An overview of Mindful Work: How Meditation is Changing Business from the Inside Out, by David Gelles.
If you’ve ever reminded yourself to “just breathe,” then you’re already on the path of mindfulness. And if your colleagues remind you to “just breathe,” you may be working for an organization that supports mindfulness. In Mindful Work: How Meditation is Changing Business from the Inside Out, author David Gelles explores the history of the mindfulness movement, examining its origins to more current applications in Western culture and business.
What is mindfulness?
Gelles says mindfulness really took off in the US when it was divorced from its cultural and religious roots in Buddhism in the 1960s and ’70s. As it’s applied in Western cultures, practicing mindfulness can help individuals focus on the present. The mindfulness movement’s leader, Jon Kabat–Zinn defines the practice: “Mindfulness means being aware of our experiences, observing them without judgement and responding from a place of clarity, rather than fear, insecurity or greed.”
In addition to being recognized as the father of mindfulness in the West, Kabat-Zinn has studied the effects of meditation on the human brain. One of his studies led to the development of a formal program to help those suffering from stress and anxiety, called mindfulness based stress reduction, or MBSR. The results established an on-going eight-week course at the University of Massachusetts that teaches students to focus awareness on the present rather than unpleasant events of the past, or on anxiety and stress about the future. Mindfulness programs are also cropping up at American learning institutions, including the University of Minnesota and Stanford’s School of Medicine.
“The greatest weapon against stress is our ability to choose one thought over the other.” – William James
What does it mean to be “mindful” at work?
Large US corporations have developed and implemented company-wide mindfulness programs, from Google to Target. Even Steve Jobs was a reported devotee to mindfulness meditation. Employees who have participated in mindfulness programs claim they are able to make less emotionally-based decisions, to think through their actions, and be more aware of their consequences. “The main business case for meditation is that if you’re fully present on the job, you will be more effective as a leader, you will make better decisions, and you will work better with other people,” William George, a current Goldman Sachs board member and advocate for mindfulness, told Gelles.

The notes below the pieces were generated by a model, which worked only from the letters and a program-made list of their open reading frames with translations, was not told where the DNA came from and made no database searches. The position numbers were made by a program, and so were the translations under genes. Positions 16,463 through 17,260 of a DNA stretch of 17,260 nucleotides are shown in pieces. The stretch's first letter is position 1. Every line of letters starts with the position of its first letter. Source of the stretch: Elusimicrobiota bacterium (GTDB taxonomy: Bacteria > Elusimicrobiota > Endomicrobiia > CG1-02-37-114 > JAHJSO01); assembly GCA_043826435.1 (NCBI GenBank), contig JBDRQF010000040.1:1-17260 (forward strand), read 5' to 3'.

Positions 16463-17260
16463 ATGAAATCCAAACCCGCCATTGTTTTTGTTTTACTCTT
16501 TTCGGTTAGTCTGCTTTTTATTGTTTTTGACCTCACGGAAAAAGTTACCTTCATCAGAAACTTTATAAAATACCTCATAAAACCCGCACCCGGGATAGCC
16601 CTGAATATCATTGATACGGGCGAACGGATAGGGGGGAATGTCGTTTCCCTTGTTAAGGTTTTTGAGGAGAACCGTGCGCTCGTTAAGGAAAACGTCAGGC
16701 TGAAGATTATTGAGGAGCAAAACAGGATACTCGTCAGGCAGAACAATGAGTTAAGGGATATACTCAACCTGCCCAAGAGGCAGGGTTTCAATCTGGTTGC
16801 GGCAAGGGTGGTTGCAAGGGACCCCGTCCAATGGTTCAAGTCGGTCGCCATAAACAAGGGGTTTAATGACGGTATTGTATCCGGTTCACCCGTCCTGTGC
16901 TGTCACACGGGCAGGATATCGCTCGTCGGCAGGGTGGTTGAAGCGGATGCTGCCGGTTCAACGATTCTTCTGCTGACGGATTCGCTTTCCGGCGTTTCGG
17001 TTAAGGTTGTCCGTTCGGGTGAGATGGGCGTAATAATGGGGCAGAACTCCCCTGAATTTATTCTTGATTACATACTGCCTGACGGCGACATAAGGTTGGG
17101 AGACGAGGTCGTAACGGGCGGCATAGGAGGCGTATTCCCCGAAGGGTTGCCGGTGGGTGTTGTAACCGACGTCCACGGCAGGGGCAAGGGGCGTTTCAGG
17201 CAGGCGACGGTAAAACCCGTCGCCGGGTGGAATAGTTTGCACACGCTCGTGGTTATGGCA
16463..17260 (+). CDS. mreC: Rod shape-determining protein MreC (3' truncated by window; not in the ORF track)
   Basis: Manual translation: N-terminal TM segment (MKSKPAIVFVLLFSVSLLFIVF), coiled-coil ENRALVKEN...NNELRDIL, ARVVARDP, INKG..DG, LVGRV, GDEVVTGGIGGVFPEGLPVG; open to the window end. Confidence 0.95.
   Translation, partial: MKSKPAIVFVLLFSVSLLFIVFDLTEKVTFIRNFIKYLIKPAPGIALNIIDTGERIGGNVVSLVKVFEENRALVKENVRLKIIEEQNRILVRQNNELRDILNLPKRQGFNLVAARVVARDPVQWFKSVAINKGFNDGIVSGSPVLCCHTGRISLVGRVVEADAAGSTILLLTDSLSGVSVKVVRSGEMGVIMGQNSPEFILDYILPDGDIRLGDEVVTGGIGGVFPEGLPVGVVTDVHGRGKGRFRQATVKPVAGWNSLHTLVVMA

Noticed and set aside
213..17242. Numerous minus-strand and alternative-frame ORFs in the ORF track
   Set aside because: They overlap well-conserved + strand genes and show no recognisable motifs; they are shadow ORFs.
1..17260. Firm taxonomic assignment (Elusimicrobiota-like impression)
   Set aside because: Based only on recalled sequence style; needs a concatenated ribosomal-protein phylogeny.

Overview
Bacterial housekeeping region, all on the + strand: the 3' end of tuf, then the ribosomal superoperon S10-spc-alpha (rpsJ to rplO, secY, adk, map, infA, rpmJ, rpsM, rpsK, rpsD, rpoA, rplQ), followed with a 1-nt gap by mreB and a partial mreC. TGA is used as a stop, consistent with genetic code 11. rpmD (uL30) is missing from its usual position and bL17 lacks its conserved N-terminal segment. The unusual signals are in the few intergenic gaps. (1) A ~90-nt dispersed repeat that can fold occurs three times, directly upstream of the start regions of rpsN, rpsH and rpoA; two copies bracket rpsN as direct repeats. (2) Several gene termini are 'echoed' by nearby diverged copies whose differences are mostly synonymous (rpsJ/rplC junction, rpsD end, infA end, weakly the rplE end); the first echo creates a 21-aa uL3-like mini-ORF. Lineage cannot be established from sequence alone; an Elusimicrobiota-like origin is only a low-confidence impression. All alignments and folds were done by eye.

A former vice president with General Mills, Janice Marturano, experienced restorative effects of practicing mindfulness after a series of stressful events in her personal life. Since establishing a program that guides employees through breathing and relaxation techniques at General Mills headquarters in Minnestoa, Marturano has shared successes of the mindfulness program through the establishment of the Institute for Mindful Leadership. “As we become more aware of our connections to ourselves, others and the community, we are more likely to make the choices that have a positive ripple effect and that are aligned with our own leadership principles,” she said in an interview in Forbes. “I like to call this the win-win-win choice because it’s good for the employees, good for the organization, and good for the community.” It has been said that the more people multitask and divide their attention among tasks, the less efficient and creative they are. Teaching staff how to best focus on a singular task helps companies maximize efficiency and improve output.
IA employees also practice mindfulness and track its effects in the workplace. Spearheaded by Managing Principal Helen Watts, professionals in IA’s Los Angeles office are encouraged to participate in regular meditation breaks. Each afternoon, staff members are invited to gather in a large conference room to sit in silence and concentrate on easing tensions in the body and focusing the mind.